WASHINGTON — Progressives are getting things they want, but the one thing progressives on Capitol Hill really want is to talk to President Obama.
It's been four years, by most estimates, since the members of the Progressive Caucus last met with Obama. And even though progressives feel like they're in a generally good place these days, congressional progressives want some face time with the president.
"Why hasn't he met with us? I don't know," Rep. Keith Ellison, co-chair of the Congressional Progressive Caucus, told BuzzFeed. "We've asked him, we've asked him. He did this executive order stuff … some might say why do you need this meeting? There's other stuff."
There's no real riff between Obama and the progressive caucus, Ellison insisted. They just want the chance other similar groups have had. And Ellison said he feels they deserve that opportunity since they've been, and will continue to be in a tough election year, some of his most ardent supporters.
"We're the ones that are going to defend and protect the Affordable Care Act — we're not running from it," Ellison said.
In general, progressive activists have seen successes in 2014.
When the president pulled chained CPI from his upcoming budget proposal Thursday, progressives celebrated. A few weeks earlier when he signed an executive order raising the minimum wage for federal contract workers, they added another notch to their belt. And in his state of the union when Obama focused his message on fighting income inequality, again they were pleased.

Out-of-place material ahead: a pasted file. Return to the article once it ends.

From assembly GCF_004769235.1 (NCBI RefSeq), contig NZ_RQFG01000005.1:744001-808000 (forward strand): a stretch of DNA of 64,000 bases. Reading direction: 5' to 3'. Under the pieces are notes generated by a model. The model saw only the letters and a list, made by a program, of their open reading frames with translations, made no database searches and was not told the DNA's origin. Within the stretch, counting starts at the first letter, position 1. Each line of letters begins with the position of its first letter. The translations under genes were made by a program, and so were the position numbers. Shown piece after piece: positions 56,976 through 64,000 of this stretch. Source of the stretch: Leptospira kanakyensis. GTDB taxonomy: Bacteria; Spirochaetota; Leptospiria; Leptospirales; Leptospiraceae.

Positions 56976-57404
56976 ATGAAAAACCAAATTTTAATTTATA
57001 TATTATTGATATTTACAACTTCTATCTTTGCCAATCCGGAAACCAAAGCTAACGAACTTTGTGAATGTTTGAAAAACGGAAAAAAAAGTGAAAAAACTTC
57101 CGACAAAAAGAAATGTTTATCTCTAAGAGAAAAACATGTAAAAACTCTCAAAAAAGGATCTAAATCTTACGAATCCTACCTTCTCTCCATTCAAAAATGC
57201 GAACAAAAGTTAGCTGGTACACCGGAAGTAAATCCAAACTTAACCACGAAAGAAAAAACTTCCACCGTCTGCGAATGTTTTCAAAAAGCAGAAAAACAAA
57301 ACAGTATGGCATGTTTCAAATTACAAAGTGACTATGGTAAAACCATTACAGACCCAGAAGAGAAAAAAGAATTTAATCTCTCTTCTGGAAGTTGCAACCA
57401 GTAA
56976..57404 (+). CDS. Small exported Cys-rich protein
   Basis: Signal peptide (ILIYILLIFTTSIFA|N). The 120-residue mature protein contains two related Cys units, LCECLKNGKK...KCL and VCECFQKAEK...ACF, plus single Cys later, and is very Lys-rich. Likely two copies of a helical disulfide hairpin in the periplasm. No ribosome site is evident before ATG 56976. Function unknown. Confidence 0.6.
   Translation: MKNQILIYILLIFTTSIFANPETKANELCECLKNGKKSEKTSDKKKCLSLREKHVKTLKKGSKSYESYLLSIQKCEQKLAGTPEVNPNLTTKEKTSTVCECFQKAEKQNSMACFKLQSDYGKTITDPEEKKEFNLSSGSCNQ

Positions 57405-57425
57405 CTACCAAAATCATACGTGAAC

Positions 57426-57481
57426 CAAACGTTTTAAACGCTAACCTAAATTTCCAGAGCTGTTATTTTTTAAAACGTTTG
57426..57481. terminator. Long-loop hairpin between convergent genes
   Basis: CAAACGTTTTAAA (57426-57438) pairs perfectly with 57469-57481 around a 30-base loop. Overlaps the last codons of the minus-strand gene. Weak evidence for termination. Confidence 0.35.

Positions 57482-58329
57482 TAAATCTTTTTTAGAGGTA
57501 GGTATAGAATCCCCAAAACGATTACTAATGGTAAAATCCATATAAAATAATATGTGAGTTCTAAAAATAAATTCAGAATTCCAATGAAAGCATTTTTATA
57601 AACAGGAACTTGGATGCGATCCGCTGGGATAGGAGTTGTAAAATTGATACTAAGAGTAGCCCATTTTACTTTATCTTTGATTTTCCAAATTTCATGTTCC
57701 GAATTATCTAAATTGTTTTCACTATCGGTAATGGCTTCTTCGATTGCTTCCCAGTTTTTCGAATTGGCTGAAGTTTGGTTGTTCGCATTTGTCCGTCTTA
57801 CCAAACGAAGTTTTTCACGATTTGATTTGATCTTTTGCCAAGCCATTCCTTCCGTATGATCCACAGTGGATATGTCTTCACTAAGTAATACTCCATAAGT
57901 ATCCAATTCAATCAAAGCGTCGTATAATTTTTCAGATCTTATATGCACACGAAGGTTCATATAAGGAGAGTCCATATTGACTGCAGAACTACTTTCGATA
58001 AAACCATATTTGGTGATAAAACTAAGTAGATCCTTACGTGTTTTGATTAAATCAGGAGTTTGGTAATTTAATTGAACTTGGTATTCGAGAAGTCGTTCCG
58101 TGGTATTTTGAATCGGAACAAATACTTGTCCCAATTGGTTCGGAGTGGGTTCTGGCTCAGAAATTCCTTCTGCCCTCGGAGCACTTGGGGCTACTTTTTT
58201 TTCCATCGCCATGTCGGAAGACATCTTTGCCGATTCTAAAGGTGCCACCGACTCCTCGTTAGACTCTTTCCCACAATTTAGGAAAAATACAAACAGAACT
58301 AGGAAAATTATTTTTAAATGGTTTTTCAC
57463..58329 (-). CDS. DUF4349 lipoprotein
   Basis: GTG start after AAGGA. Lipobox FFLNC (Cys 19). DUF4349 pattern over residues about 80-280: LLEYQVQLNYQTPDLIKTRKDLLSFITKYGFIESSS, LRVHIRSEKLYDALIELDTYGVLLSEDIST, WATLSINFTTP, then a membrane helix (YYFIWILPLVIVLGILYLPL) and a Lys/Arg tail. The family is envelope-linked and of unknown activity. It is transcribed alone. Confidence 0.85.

The congressional progressives, however, still want to talk to Obama.
In the past, the president has been criticized for not having the best relationship with Congress, but recently he's tried to cozy up a bit.
Last summer, Obama met with the Black Caucus and the Hispanic Caucus, both of which also have members that are in the Progressive Caucus. Last week, Obama gave a speech at the Democrat retreat in Cambridge, Md., and just a few weeks before that he met with all congressional Democrats in the White House. The president has had a number of meetings or drinks with congressional Democrats in recent months, in fact.
Even House and Senate Republicans got some face time with the president recently, though it was under more hostile conditions during the government shutdown.
"He has to answer why he has not been able to meet with us," Ellison told BuzzFeed. "I'm sure he's busy, but he's working on stuff we're also working on."
Ellison said on Dec. 4 he handed a letter directly to the president requesting some face time for the caucus and like the other times he's asked for access, hasn't received a response.
The White House declined to comment for this story.
The most contentious issue between the congressional progressives and Obama remains trade. Obama wants fast-track trade promotion authority in order to complete trade agreements — including one with the European Union and countries that are part of the Trans-Pacific Partnership. Progressives don't want to give it to him.
"There is no trust whatsoever with this admin on the trade issue," progressive strategist Mike Lux said.
Lux added that while he "appreciates the movement" on some issues, the president hasn't taken progressive concerns seriously enough.
"Respect issues," Lux said. "There are some problems there."
That trust and respect could be won over with a little face time, Ellison maintains.
"We have some points of view that don't necessarily line up," Ellison said. "We'd like to engage him on our views and maybe he can persuade us on his views, or we can persuade him on our views."
Jacob Fischler is a political reporter for BuzzFeed News and is based in Washington, D.C.
Contact Jacob Fischler at firstname.lastname@example.org.
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